By reducing levels of both unemployment and inactivity among the working-age population, policies designed to increase the employment rate could help to raise the incomes of low-income households, and ease the burden on the tax and benefit system. Adopting full employment as a goal also presents opportunities to address both regional inequalities and those associated with gender and disability, and to enable more people to access the paid work which is vital for a sense of social identity, participation and wellbeing in modern society.
This report briefly reviews employment policy and outcomes in the UK, and developments in the labour force, throughout the postwar period. It then considers the potential benefits of full employment for individuals, families and the state - and the potential trade-offs between employment on the one hand and inflation, real wages and productivity on the other - before finally setting out a vision of what full employment might look like, and how it should be defined.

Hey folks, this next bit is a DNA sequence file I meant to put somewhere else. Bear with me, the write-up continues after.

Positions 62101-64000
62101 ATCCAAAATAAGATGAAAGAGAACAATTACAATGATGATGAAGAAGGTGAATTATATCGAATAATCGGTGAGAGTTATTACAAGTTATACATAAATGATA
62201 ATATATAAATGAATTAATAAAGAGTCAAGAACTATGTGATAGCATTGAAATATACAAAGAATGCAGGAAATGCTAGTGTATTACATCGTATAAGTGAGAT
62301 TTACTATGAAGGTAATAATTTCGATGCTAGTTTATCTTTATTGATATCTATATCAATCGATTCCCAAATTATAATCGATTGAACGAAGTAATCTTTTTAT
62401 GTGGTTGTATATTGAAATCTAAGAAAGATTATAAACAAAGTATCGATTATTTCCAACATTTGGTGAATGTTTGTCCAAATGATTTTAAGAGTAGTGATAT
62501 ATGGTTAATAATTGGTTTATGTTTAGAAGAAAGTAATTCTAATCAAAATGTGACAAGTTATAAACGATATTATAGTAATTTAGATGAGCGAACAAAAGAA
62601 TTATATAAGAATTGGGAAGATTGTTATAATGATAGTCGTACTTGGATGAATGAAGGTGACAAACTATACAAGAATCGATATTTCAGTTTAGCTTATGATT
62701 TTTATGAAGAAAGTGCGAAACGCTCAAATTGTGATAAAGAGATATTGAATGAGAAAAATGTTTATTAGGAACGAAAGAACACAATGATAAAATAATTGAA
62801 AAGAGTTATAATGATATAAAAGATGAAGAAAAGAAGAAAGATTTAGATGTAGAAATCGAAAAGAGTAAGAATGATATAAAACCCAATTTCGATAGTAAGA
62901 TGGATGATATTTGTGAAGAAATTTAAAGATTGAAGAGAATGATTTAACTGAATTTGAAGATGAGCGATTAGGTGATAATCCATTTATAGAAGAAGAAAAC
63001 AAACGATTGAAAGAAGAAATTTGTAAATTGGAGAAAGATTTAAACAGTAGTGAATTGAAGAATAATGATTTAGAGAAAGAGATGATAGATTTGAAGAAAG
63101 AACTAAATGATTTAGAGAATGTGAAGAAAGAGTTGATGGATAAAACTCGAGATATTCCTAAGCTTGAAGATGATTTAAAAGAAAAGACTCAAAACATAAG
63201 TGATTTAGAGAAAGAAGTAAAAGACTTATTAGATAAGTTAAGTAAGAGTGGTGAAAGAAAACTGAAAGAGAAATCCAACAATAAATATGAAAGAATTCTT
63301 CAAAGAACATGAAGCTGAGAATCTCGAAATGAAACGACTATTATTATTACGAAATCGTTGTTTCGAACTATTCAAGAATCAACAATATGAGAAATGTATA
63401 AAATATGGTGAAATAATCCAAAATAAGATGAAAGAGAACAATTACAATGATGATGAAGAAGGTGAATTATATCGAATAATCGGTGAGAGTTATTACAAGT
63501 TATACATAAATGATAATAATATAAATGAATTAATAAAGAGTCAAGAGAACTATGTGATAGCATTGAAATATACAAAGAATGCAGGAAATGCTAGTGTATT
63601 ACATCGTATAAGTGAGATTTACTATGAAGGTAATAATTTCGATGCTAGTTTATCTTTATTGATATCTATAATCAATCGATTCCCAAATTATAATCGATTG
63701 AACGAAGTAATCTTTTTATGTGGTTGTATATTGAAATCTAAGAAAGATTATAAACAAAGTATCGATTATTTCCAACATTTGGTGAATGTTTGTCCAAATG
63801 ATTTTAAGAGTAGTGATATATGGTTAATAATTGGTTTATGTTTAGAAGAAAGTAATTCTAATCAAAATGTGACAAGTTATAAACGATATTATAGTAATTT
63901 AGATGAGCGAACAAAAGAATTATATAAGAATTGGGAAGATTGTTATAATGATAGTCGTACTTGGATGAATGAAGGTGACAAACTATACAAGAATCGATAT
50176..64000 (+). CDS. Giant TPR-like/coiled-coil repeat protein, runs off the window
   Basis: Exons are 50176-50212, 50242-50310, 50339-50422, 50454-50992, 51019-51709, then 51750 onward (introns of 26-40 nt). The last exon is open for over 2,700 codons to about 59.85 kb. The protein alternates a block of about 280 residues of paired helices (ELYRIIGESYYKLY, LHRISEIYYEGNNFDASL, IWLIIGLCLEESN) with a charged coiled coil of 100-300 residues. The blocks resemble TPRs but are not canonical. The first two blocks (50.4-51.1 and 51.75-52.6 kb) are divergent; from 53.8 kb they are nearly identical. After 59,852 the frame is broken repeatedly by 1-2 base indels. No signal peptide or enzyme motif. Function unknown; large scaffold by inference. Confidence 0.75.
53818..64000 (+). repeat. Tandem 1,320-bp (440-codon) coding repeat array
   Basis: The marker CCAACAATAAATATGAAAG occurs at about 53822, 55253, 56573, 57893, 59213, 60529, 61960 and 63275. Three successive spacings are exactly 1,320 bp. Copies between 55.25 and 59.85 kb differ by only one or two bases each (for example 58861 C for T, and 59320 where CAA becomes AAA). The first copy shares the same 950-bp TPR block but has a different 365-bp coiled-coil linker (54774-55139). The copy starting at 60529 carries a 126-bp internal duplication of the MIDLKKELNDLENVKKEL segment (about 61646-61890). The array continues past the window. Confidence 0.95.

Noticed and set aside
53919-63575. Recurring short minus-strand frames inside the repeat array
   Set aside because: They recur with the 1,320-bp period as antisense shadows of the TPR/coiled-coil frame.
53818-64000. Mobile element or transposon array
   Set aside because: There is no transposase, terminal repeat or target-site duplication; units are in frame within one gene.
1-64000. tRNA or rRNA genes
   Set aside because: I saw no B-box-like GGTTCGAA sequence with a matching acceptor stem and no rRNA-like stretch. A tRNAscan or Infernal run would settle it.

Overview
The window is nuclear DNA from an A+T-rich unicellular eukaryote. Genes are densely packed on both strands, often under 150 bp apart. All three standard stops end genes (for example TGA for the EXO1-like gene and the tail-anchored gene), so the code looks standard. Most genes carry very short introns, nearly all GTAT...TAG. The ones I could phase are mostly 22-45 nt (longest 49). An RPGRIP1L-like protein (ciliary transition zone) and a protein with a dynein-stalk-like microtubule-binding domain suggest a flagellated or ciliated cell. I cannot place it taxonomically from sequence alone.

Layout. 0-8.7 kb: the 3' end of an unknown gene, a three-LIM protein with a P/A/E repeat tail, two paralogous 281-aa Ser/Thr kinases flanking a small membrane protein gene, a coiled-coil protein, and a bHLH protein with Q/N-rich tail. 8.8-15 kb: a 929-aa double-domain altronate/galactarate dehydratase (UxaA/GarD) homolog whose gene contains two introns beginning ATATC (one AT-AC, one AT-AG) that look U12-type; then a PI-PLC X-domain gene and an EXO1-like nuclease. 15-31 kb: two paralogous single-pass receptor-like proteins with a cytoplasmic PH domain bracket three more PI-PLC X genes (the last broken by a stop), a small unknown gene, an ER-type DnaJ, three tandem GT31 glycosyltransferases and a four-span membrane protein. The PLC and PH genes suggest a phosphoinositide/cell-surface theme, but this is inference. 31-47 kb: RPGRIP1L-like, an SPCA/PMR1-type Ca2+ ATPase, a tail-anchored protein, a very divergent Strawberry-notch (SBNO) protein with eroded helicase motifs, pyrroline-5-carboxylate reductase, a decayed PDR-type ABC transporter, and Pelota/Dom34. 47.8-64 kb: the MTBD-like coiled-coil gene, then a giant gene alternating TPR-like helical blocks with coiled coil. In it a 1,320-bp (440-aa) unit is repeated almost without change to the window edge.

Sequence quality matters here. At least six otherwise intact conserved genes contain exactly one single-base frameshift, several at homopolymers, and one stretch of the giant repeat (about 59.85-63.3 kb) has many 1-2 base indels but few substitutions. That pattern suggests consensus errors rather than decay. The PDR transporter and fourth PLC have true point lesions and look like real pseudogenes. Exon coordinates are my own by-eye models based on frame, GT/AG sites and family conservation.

Snakes and ladders: Tackling precarity in social security and employment supportAcross the country, people are trying to make ends meet, build financial security and pursue their aspirations. But, in a vicious cycle of snakes and ladders, many are being pulled down into poverty.
Making markets: The City's role in industrial strategyTo tackle climate change, we need a significant increase in public and private capital investment.
Broken hearted: A spotlight paper on cardiovascular diseaseProgress on cardiovascular disease was a significant driver of better health and prosperity in the latter half of the 20th century, however progress has recently stalled – with indications it may be in reverse.